Throughout most of Earth's history, the rate of species extinction has been very slow. For mammals, it has been calculated as one species disappears once every 700 years. This is such a slow process that no human could notice. In extraordinary times, many species die off rapidly. Our planet's fossil records suggest that this has happened five times in the distant past, most recently when an asteroid slammed into the Yucatan Peninsula sixty-six million years ago, killing off the dinosaurs. According to science journalist Elizabeth Kolbert, we are again in an extraordinary time, as many species are disappearing. She explains in The Sixth Extinction: An Unnatural History.
The idea of extinction is historically new, first proposed by French naturalist Georges Cuvier two hundred years ago to explain fossils that resembled no living animals. Up to that point, scientists and people in general had assumed that all life was current, abundant, and inexhaustible. (Some people still believe this despite the many cases of specific extinctions that have been proven.) Once the extinction idea was accepted, scientist identified five mass extinctions, but the explanations for these were not clear. Some appeared to have resulted from quick and catastrophic environmental events, such as monstrous volcanoes or asteroids. Our current extinction seems to be caused by environmental changes brought on by the actions of humans.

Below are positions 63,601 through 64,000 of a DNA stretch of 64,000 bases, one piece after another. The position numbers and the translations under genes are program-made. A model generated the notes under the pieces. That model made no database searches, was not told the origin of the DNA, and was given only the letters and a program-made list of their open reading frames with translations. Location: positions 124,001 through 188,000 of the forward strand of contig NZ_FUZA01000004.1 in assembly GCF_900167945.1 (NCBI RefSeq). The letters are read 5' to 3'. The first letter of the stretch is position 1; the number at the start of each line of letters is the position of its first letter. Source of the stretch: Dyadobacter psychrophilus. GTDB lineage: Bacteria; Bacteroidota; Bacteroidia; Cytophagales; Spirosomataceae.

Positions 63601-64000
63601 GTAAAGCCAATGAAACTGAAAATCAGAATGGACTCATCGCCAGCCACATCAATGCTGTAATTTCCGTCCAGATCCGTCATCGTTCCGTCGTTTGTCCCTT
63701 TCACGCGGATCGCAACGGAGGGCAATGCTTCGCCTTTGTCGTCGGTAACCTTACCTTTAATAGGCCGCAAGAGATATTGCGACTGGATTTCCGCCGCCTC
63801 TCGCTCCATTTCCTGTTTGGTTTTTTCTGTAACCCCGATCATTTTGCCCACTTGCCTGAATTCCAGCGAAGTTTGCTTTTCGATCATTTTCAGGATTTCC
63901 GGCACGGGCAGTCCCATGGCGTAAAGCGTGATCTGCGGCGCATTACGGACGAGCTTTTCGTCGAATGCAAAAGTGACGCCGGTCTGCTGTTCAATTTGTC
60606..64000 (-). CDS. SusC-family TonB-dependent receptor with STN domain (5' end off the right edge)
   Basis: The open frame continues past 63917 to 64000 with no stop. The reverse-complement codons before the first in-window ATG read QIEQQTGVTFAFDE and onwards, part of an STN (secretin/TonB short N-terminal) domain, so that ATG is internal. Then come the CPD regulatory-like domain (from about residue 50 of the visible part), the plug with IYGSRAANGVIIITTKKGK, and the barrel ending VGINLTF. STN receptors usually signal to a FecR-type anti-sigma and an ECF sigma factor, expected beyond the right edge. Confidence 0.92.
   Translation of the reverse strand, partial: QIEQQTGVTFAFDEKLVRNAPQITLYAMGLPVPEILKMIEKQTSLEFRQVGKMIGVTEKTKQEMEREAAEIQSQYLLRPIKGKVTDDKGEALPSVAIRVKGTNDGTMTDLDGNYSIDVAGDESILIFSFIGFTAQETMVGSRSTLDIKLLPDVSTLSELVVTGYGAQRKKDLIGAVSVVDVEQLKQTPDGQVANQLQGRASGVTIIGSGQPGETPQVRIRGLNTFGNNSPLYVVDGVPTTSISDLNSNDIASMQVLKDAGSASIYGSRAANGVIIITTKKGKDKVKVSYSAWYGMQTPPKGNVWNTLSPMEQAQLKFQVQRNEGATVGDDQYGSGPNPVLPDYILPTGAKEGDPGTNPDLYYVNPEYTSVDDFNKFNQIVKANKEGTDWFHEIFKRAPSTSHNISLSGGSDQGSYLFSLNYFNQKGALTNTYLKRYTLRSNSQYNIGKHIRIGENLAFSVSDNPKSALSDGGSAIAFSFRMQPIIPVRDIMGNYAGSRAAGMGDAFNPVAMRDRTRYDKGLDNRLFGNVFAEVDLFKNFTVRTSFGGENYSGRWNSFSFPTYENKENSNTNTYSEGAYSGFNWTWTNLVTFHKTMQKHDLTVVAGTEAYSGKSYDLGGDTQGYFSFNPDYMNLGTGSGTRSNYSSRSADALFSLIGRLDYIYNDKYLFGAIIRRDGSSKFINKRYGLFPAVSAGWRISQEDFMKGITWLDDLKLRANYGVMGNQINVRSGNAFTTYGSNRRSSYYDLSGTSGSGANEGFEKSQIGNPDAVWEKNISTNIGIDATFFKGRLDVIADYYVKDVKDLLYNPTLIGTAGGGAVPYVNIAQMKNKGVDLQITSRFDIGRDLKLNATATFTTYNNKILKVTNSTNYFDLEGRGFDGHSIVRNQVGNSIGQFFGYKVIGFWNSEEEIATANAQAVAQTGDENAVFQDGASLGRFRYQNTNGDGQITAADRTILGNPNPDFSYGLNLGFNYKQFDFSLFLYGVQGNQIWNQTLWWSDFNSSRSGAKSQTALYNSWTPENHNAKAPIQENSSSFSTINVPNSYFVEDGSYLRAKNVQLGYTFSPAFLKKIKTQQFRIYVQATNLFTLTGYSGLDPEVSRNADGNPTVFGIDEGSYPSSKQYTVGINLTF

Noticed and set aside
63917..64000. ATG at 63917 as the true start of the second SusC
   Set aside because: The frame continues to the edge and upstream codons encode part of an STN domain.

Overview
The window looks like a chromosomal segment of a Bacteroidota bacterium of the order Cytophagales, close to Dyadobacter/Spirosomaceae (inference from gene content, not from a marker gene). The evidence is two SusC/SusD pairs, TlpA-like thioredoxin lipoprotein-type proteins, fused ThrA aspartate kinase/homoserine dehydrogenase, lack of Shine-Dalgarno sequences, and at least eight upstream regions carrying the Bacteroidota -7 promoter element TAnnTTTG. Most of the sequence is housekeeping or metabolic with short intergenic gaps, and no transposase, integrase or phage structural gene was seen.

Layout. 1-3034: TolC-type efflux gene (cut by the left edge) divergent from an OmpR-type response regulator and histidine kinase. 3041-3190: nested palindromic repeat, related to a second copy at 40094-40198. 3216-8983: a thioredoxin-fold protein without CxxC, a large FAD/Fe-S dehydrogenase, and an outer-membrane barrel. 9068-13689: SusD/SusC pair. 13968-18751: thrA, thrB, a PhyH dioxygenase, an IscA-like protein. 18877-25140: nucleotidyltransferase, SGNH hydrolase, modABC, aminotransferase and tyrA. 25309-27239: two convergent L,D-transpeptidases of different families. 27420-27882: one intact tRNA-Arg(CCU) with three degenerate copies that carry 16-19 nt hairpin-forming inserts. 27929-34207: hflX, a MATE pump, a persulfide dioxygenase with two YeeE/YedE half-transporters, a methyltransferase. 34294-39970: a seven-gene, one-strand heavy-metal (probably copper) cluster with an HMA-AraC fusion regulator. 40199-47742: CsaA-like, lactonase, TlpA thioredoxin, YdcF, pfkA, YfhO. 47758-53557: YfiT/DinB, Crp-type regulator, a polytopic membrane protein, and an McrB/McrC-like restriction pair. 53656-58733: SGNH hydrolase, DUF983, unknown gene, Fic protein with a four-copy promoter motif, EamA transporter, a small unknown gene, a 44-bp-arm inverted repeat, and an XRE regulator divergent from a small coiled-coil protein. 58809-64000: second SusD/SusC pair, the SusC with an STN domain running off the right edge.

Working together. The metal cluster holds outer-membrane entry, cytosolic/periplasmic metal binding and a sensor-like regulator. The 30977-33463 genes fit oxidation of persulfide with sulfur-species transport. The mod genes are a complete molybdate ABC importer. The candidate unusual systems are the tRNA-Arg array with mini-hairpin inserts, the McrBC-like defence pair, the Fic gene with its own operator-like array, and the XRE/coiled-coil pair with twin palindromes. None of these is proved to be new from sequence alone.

In each chapter of The Sixth Extinction, Kolbert recounts the disappearance of a species or genus or even a family of animals or plants. She describes her visits all over the planet with scientists in the field who are documenting the disappearance of frogs, mastodons, ammonites, giant auks and other flightless birds, Neanderthals, and coral reefs. Some of the missing were hunted to extinction. Non-native species or diseases introduced by humans did in others. Fossil-fuel-created global warming is the newest threat.
Comments about The Sixth Extinction from our church book club were mostly positive. Many agreed that the subject is ultimately depressing but the book is fair and very readable. It will surely be on many of the best books lists that should proliferate soon.
Kolbert, Elizabeth. The Sixth Extinction: An Unnatural History. Henry Holt and Company, 2014. 319p. ISBN 9780805092998.